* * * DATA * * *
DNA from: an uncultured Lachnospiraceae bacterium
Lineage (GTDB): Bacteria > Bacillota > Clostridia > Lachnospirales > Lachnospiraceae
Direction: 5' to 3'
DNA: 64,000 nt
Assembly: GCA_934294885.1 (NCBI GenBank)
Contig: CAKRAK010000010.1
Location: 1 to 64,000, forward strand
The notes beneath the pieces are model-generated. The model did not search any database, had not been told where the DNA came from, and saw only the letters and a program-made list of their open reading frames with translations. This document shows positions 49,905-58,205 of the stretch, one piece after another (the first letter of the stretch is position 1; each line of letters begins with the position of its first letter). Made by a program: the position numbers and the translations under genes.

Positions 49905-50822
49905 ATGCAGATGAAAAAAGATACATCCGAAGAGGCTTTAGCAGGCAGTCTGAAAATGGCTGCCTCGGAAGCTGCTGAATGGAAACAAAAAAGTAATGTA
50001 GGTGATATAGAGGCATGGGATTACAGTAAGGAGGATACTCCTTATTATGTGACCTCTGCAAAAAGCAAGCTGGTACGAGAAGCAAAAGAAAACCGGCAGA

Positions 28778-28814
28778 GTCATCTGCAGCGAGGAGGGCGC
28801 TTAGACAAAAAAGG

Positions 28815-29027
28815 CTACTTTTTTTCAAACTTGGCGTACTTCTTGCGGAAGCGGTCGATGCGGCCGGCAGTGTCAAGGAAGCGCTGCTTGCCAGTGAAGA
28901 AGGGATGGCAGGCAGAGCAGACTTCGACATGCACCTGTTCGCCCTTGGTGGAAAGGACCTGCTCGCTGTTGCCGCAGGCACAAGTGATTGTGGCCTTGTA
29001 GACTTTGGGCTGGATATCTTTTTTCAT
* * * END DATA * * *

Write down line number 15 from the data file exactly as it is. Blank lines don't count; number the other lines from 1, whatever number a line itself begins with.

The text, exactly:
Positions 28815-29027